This painting may look like a recent Carnegie scene but it goes way back. I was just out of college and painted it long before I’d decided to devote part of my career to art, and I marvel that I created this when I did, in 1983.
We’ve had a very rainy October and very little leaf color. I’m looking for it in my paintings! Also, we recently lost the red brick building at the bottom of the hill to a tragic fire, and the it’s currently being demolished. It had housed a very popular restaurant for decades as well as apartments, and it was a very memorable building with a turret on the corner; I have a photo of my mother on Sadie Hawkin’s Day in 1940 with that building in the background.
This was also a scene I saw each day because I walked up and down that hill to catch my bus and then come home to the apartment I rented. I remember seeing this on many September mornings, the bright sun streaming over the neighborhoods to filter through the trees that lined Beechwood, and then shining fully on the scene beyond with that particular blue September sky. It’s painted in acrylic paint with ink detailing on watercolor paper. I have no idea where I came up with that combination, but I remember feeling pretty awkward with the acrylics, and also the need to outline everything in black in those days because it didn’t look finished until I did, and wondering when I’d get over it.
I decided to give it to my mother as a gift for Christmas a few years later, that view of Carnegie where she’d grown up and gone to high school and walked that street many times. When she moved from her home to assisted living the painting moved with her until she had no wall space for it. When I took it back I realized how much I like it and studied the “technique” I had at that time. Often experimentation is very expressive, and it reminded me to never stop myself from experimenting for fear something “wouldn’t work”. Things always work, one way or another.
I decided to enter it into the exhibit Carnegie Painted one year, and though I’d painted it years before I have always considered it part of my Carnegie collection, My Home Town. I’ve since sold the original to a local resident. but prints and gift items are still available.
PURCHASE THE ORIGINAL OR A PRINT
View from Beechwood, Acrylic and Ink, prints are made in archival inks on Epson Matte Art Paper, Cold Press Digital Giclee Paper or Artist Canvas.
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SHIPPING AND CHARGES
Shipping within the US is included in the cost of each print.
Prints up to 16″ x 20″ are shipped flat in a rigid envelope. Larger prints are shipped rolled in a mailing tube unless otherwise requested; flat shipping is an extra cost because it’s oversized.
The giclees are printed on acid-free hot press art paper for a smooth matte finish using archival inks. Giclee is the highest quality print available because the technique uses a dozen or more ink ports to capture all the nuances of the original painting, including details of the texture, far more sensitive than any other printing medium. Sometimes my giclees look so much like my originals that even I have a difficult time telling them apart when they are in frames.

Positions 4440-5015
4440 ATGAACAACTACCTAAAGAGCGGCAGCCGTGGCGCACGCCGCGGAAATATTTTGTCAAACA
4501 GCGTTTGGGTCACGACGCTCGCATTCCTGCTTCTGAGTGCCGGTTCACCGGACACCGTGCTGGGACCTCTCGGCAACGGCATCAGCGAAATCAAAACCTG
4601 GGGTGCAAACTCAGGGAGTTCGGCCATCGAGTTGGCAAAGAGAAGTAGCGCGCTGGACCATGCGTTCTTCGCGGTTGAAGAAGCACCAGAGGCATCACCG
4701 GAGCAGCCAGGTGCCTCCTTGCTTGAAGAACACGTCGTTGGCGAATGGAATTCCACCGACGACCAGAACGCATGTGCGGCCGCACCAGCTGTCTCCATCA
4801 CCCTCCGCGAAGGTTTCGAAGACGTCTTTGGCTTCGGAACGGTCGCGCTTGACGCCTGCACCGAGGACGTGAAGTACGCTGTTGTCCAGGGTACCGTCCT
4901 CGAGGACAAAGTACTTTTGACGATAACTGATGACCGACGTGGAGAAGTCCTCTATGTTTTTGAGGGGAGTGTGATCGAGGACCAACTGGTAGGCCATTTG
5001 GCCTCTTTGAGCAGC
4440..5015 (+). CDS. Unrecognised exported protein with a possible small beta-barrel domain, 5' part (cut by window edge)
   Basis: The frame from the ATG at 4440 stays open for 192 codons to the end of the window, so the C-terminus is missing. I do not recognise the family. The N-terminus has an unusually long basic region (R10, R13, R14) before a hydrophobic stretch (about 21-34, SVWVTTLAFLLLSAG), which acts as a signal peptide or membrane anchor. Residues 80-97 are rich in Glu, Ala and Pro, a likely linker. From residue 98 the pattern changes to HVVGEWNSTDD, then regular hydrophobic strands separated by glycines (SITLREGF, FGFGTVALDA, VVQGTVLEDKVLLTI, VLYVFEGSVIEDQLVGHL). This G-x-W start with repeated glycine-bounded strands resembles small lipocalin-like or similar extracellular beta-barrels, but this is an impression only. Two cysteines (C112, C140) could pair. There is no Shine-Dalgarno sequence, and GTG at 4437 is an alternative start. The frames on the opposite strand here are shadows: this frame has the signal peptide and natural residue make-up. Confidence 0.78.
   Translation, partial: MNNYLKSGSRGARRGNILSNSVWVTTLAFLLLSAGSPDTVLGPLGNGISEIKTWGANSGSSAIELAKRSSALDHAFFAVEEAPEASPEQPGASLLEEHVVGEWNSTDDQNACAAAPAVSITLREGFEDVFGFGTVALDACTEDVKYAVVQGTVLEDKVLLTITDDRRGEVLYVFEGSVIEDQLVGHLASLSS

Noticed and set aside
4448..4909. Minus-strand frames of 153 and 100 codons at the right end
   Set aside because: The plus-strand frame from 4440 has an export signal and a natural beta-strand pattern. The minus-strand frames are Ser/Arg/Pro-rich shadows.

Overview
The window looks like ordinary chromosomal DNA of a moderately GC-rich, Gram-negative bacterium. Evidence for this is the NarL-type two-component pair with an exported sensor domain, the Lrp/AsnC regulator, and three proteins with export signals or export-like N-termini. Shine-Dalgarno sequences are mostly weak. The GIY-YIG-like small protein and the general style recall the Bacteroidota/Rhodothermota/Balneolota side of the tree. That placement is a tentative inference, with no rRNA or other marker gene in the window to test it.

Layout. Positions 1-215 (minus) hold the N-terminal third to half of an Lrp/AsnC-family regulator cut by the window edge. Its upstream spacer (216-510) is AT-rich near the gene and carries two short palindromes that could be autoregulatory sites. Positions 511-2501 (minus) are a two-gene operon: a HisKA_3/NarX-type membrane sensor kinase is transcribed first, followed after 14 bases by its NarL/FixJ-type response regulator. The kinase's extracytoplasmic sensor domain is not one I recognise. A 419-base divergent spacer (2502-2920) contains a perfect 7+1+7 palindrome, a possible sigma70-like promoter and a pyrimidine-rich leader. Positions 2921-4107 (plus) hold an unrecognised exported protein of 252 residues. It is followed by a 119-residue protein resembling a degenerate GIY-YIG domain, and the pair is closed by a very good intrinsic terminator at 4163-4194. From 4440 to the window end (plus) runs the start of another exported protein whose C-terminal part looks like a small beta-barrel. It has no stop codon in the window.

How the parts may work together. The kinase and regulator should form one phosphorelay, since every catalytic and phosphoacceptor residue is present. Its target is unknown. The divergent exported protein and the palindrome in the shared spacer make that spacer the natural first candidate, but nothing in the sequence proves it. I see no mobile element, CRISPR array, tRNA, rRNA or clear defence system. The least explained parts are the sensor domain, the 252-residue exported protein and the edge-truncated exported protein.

I don’t keep giclee prints in stock for most of my works. Usually I have giclees printed as they are ordered unless I have an exhibit where I’ll be selling a particular print so there is a wait of up to two weeks before receipt of your print to allow for time to print and ship.
Digital prints are made on acid-free matte-finish natural white 100# cover using archival digital inks. While digital prints are not the quality of a giclee in capturing every nuance and detail of color, texture and shading, I am still very pleased with the outcome and usually only I as the artist, could tell where detail and color were not as sharp as the original. Digital prints are only available up to 11″ x 17″ and some of the prints are cropped to fit standard mat and frame sizes.
Digital prints have at least 1/2″ around the edges depending on the size of the print. All are countersigned by me.
Because the standard size canvas prints are not proportional to the original painting, canvas prints of this painting will have a portion cropped off.
I usually have at least one of the smaller sizes of canvases on hand, but order larger ones as they are ordered because I have limited storage space. Smaller canvases are a 3/4″ in depth, Canvases 12 x 16 and larger are 1-1/2″ in depth. I set them up so the image runs from edge to edge, then the sides are black or white or sometimes I slip in a color that coordinates with the painting. This canvas mirrors the edges of the image around the sides.
I do all my own framing and can custom frame a print for you. Please ask.
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All images used on this site are copyrighted to Bernadette E. Kazmarski unless otherwise noted and may not be used without my written permission. Please ask if you are interested in using one in a print or internet publication. If you are interested in purchasing a print of this image or a product including this image, check to see if I have it available already. If you don’t find it there, visit “purchasing” for availability and terms.